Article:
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Bài báo - Tạp chí
217 (2014) Trang: 1-6
Tạp chí: The Journal of Experimental Biology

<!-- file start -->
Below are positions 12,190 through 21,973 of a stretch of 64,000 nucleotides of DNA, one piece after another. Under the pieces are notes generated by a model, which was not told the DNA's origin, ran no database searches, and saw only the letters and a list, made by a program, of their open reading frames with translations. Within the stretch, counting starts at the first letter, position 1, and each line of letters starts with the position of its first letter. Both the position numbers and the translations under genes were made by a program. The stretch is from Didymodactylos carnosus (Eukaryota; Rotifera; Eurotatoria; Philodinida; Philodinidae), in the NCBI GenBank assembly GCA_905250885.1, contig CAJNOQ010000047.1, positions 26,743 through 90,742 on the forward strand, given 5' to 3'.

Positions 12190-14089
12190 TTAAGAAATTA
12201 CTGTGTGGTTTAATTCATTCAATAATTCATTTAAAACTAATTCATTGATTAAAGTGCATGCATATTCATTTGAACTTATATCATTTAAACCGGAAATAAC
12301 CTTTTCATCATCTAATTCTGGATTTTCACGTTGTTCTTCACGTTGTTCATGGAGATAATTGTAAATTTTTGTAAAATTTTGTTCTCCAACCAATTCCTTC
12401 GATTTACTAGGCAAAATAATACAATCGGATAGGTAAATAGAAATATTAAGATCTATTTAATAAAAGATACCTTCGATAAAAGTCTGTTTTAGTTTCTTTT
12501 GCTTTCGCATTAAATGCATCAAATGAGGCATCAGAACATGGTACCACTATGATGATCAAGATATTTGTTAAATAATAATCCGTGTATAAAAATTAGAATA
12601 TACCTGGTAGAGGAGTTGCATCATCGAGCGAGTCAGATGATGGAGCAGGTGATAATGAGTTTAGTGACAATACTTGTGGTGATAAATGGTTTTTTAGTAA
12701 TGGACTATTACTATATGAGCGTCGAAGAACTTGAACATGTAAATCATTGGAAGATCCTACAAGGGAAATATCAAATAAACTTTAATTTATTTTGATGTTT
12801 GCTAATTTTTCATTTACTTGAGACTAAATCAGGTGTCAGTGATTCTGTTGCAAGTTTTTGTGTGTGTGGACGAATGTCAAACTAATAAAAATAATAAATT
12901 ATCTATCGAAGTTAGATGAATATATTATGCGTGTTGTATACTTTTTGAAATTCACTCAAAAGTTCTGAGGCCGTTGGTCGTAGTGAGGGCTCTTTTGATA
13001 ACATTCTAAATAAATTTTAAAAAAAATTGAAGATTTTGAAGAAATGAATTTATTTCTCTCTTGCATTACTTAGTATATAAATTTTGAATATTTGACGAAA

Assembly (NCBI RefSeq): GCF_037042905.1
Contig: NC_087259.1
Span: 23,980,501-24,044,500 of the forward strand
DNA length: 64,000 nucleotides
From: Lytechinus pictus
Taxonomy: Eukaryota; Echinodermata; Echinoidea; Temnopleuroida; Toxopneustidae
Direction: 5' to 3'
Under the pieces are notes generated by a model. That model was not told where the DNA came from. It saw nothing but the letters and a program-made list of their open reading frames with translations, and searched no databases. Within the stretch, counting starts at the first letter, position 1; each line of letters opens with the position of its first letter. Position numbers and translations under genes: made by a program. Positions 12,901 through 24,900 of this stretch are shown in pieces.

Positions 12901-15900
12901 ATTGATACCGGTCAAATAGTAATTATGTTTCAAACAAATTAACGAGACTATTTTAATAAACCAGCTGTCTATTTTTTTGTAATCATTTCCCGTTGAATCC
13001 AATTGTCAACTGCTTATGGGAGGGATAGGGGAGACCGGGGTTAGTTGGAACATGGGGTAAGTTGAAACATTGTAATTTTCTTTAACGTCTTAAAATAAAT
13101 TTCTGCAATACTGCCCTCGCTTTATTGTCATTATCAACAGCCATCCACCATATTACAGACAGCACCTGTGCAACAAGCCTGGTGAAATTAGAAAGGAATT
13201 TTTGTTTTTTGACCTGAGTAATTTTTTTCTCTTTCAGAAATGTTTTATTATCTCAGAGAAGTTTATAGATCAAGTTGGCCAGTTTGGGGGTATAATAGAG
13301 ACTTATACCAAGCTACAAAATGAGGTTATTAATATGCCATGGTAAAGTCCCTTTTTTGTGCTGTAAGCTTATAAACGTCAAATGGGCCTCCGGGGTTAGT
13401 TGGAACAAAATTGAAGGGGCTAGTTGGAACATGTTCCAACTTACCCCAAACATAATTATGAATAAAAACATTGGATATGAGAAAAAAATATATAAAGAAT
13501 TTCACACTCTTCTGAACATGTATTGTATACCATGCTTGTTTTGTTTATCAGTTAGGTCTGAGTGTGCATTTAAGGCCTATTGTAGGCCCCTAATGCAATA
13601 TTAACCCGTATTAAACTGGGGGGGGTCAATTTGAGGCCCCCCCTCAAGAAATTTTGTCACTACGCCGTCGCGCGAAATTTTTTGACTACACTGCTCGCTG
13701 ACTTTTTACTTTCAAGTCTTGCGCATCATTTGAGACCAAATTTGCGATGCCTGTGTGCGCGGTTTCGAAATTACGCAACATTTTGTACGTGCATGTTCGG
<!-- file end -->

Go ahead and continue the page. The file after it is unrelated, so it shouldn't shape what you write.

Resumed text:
In aquatic environments, rising water temperatures reduce water oxygen content while increasing oxygen demand, leading several authors to propose cardiorespiratory oxygen transport capacity as the main determinant of aquatic animal fitness. It has also been argued that tropical species, compared with temperate species, live very close to their upper thermal limit and hence are vulnerable to even small elevations in temperature. Little, however, is known about physiological responses to high temperatures in tropical species. Here we report that the tropical giant freshwater shrimp (Macrobrachium rosenbergii) maintains normal growth when challenged by a temperature rise of 6°C above the present day average (from 27°C to 33°C). Further, by measuring heart rate, gill ventilation rate, resting and maximum oxygen uptake, and hemolymph lactate, we show that oxygen transport capacity is maintained up to the critical maximum temperature around 41°C. In M. rosenbergii heart rate and gill ventilation rate increases exponentially until immediately below critical temperatures and at 38°C animals still retained more than 76% of aerobic scope measured at 30°C, and there was no indication of anaerobic metabolism at the high temperatures. Our study shows that the oxygen transport capacity is maintained at high temperatures, and that other mechanisms, such as protein dysfunction, are responsible for the loss of ecological performance at elevated temperatures.

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